Friday, October 21, 2016


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Somali Muslims

The Obama administration gave Somali Muslims behind-the-scenes tours at a major U.S. airport after the group complained to Homeland Security Secretary Jeh Johnson about feeling harassed and profiled, government records obtained by Judicial Watch reveal. The special security tours not offered to any other group occurred at the Minneapolis-St. Paul International Airport after Department of Homeland Security (DHS) roundtable meetings with local Somali leaders to obtain feedback for “modifications to practices that would allow for operations to be more culturally sensitive.”

On at least two occasions—December 18, 2014 and February 18, 2015—federal authorities granted the unprecedented excursions of the facility’s sterile and secure areas, according to Transportation Security Administration (TSA) records obtained by Judicial Watch. The DHS agency that conducted the expeditions, Customs and Border Protection (CBP), provided the Muslim participants with “an in-depth, on-site tour and discussion of CBP’s airport, including both inbound and outbound passenger processing,” the TSA files state.

Besides multiple roundtable meetings between CBP and Somali community leaders including imams, the records show that a luncheon and “cultural exchange and educational brief” also took place between December 2014 and February 2015 so that attendees could ask about the agency’s “specific practices” at the airport.

The roundtable events and airport tours were organized by Abdirizak Farah, who is identified in the records as a policy advisor in the DHS Office of Civil Rights and Civil Liberties (CRCL). Farah joined DHS in 2010 with an annual salary of $89,033 and by 2015 his yearly pay increased to $130,453, according to a government database. The TSA’s “Somali liaison officer” in Minneapolis, Andrew Rhoades, told Judicial Watch that the special airport tours were organized for Somali Muslims after they complained to Johnson that they felt “harassed and profiled” by CBP at the Minneapolis-St. Paul Airport.

The DHS secretary had “a sympathetic ear to that,” Rhoades said, adding that no other group has been granted such airport access by DHS. “Now, I will say we’ve never done that, or we don’t do that, to let’s say the Hmong community living here in Minneapolis, uh, the Christian community, the Catholic community, the Irish… whatever you want to call it. This has been the only one,” Rhoades said.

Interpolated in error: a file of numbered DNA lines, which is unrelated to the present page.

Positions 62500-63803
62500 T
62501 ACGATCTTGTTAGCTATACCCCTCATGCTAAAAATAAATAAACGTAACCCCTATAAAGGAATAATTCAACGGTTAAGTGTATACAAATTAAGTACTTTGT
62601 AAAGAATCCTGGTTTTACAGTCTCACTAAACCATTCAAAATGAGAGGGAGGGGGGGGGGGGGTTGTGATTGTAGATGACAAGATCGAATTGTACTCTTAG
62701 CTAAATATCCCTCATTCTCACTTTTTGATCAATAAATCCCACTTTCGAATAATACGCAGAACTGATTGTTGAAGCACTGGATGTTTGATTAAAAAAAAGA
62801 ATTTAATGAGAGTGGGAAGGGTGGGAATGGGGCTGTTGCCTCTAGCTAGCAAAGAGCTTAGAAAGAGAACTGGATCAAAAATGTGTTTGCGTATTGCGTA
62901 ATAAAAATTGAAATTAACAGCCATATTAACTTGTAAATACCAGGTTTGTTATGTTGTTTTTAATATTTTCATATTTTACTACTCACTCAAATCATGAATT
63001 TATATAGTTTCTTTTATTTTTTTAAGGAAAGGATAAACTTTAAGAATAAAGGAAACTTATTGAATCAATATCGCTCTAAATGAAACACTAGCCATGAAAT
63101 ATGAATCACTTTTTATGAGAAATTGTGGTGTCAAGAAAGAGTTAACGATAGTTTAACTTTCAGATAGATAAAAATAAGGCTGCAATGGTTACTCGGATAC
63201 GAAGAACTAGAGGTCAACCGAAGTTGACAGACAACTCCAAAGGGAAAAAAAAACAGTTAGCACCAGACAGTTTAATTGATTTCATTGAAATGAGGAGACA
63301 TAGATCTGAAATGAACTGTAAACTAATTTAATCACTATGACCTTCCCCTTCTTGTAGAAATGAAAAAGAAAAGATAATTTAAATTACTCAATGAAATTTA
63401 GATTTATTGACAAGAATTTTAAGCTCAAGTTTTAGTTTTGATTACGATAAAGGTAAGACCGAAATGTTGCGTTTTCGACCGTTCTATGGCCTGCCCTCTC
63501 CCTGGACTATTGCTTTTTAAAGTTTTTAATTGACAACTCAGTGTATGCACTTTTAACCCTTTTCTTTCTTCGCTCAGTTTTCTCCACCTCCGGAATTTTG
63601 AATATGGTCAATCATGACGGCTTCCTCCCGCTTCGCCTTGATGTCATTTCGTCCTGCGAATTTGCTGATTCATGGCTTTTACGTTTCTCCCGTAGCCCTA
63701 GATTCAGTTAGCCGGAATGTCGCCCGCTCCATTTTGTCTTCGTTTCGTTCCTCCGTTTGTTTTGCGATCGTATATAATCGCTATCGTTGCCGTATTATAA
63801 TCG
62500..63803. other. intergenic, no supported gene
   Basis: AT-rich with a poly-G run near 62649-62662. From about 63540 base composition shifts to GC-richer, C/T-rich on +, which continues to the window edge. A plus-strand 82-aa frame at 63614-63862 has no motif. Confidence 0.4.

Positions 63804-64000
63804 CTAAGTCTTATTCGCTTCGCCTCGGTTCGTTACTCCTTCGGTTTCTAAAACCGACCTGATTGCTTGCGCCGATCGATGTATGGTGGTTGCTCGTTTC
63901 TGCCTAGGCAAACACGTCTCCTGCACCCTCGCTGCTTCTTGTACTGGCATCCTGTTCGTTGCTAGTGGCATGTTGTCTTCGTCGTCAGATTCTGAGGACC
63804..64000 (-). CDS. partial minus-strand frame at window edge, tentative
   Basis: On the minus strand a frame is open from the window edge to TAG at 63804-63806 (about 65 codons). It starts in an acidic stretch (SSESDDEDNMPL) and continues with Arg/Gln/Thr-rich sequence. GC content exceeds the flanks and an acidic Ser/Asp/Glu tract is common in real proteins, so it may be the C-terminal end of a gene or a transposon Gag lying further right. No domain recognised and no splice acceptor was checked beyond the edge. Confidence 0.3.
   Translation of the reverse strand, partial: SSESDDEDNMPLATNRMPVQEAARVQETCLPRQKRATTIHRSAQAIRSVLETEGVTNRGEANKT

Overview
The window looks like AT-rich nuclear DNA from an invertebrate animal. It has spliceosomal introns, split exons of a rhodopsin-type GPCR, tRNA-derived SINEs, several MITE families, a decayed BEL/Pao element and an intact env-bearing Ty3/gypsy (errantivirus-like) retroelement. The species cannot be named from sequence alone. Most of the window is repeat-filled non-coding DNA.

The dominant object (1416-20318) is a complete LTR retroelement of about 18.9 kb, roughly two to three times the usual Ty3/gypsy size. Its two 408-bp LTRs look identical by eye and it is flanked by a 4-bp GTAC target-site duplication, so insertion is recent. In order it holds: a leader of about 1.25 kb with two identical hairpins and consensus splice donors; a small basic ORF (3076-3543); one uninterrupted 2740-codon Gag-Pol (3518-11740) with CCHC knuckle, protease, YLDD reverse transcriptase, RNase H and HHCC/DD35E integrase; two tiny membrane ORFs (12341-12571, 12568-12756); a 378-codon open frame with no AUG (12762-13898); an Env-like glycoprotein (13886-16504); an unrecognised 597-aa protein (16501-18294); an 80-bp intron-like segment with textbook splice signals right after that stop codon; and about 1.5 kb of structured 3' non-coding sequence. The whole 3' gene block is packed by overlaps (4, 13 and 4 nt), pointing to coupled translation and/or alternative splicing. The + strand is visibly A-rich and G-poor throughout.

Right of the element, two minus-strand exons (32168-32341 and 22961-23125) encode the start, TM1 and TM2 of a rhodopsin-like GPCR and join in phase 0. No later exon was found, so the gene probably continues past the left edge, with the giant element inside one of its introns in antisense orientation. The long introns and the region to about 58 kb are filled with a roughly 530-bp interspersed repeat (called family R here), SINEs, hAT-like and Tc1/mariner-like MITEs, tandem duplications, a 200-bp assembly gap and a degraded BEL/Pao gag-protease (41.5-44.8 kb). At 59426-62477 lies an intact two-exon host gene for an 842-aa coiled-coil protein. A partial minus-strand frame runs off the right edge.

The Minneapolis-St. Paul International Airport is the nation’s 17th busiest in terms of passenger traffic, according to the Federal Aviation Administration (FAA). It gets more than 35 million passengers annually and nearly 200,000 metric tons of freight. The region has a large Somali Muslim community and Somalia is a terrorist nation that’s largely controlled by the extremist group Al Shabaab.

In June three Somali-American pals from Minneapolis were convicted by a federal jury of conspiring to commit murder in Syria on behalf of the terrorist group Islamic State of Iraq and the Levant (ISIL) and to provide material support to the designated foreign terrorist organization. Six of their buddies pleaded guilty and one was charged in absentia, presumed dead in Syria. Back in 2013 a mainstream news outlet reported that the Al Qaeda affiliate that terrorized a Kenyan shopping center and murdered scores of innocent people included Somalis from Minnesota. Among them was 22-year-old Ahmed Mohamed Isse of St. Paul and 24-year-old Abdifatah Osman Keenadiid of Minneapolis.

The FBI and Congress have launched probes into the radicalization of the Somali American community in Minnesota. Al Shabaab recruits young men in local mosques and ships them off to train and fight in Somalia. Last fall the area’s largest newspaper published a story confirming that Minnesota leads the nation in the number of people who have left or sought to leave the country to fight with terrorists aligned with ISIL or ISIS. An attorney who attended the June trial of the convicted Somali-Minnesotans explains in a newspaper column that the broader terrorist ring consists of young first-or-second-generation Somali-Americans who freely took advantage of educational and employment opportunities in the Twin Cities.